ALEX Attwood has defended a decision to limit further development on the site of a planned John Lewis store out-side Lisburn.
On Thursday the department store said it was ditching plans for the £150 million shopping centre following a protracted nine-year battle.
It is thought the development at Sprucefield could have created up to 1,500 jobs alongside 19 other new shops.
Environment minister Mr Attwood said he had to "acknowledge the impact of retail proposals on Belfast" as well as other areas.
"The responsibility is to protect existing retail and its thousands of jobs as other retail opportunities emerge," he said.
John Lewis said it had withdrawn its application following the move to restrict the scale of the scheme and because of uncertainty over planning policy.
Earlier this month Mr Attwood said the proposed development - one and a half times the size of the Castlecourt shopping centre in Belfast - would have to be limited to stores dealing in "bulky goods".
A spokesman for John Lewis said Sprucefield was "the only suitable location to develop a new full-line department store in Northern Ireland".
The minister's decision has caused a rift between those for and against large out-of-town developments.
Business groups have backed the decision to limit the scale of the development, which they believe could have a drastic impact on the fortunes of increasingly struggling town and city traders.
Glyn Roberts of the Northern Ireland Independent Retail Trade Association (NIIRTA) said with one-in-four shops across the north lying vacant, an "out of-town John Lewis would have accelerated that decline further".
"NIIRTA would urge Westfield and John Lewis to give serious thought to an alternative town-centre site which will strongly support regeneration efforts and we call upon the executive to establish a multi-departmental task-force to assist them with this process," he said.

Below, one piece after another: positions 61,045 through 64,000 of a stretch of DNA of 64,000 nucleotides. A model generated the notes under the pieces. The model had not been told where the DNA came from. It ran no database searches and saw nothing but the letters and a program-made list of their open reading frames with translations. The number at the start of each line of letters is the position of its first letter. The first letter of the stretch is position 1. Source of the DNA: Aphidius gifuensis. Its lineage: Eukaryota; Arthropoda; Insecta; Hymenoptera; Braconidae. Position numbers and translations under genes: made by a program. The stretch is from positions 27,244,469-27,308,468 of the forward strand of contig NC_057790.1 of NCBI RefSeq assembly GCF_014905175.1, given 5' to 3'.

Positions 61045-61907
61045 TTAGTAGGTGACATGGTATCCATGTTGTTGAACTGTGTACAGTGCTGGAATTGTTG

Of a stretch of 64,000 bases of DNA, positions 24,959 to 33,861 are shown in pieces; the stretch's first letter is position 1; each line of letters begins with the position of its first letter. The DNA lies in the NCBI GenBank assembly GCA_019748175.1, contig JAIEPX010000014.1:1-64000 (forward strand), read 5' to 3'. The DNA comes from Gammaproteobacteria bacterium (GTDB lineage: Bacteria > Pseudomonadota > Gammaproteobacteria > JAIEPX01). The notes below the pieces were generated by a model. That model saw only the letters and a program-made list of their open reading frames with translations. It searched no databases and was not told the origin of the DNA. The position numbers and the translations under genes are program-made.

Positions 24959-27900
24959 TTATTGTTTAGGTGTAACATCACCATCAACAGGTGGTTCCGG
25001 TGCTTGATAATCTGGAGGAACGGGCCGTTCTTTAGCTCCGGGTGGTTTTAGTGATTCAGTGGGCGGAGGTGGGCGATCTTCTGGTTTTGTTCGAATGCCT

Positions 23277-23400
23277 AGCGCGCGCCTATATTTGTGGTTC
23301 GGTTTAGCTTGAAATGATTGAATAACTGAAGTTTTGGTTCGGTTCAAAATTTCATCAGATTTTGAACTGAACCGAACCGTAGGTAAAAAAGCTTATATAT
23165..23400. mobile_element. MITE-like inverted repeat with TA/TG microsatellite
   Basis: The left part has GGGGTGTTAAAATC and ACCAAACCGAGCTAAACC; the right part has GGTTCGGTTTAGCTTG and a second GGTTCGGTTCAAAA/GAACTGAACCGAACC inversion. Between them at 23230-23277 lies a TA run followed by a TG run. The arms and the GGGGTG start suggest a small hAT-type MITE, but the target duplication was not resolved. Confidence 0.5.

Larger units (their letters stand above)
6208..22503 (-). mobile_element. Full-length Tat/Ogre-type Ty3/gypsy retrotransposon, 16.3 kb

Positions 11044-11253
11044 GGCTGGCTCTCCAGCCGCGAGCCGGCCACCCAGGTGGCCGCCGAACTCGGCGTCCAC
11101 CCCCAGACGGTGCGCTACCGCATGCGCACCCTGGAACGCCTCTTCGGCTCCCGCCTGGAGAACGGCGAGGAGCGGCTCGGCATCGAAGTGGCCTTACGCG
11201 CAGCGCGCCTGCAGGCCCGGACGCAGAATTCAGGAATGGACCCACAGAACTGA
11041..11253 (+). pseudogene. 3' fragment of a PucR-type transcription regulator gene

Joe Jordan of Belfast Chamber of Trade and Commerce also defended Mr Attwood's decision.
He said the minister was "simply protecting our town centres".
Mr Jordan called on John Lewis to consider the Royal Exchange in Belfast city centre as an alternative site.
"By locating in Belfast, John Lewis would attract further investment into our city and there would be no displacement of employment or retail offer," he said.
However, Lagan Valley MP Jeffrey Donaldson said he now feared John Lewis would instead decide to open in the Republic.
Ulster Unionist MLA Tom Elliott said the decision to pull out was a "major body blow for the Northern Ireland economy".
According to Mr Attwood, a planning inquiry into the Sprucefield application to assess a raft of areas had included the potential impact on other retailers and it was "disappointing that the applicant [John Lewis] had chosen this course".
A planning application for the 500,000 sq ft development was first made in 2004.
It involved a joint venture between the Australian property firm of West-field and Northern Irish developer Snoddons.
Lisburn mayor William Leathem said he was "very annoyed and bitterly disappointed" by the decision.
"The real experts in retail, one of the most successful retailers in the UK, have now literally voted with their feet and opted out of expansion into Northern Ireland," he said. ■ DECISION: Alex Attwood ■ BODY BLOW: Tom Elliott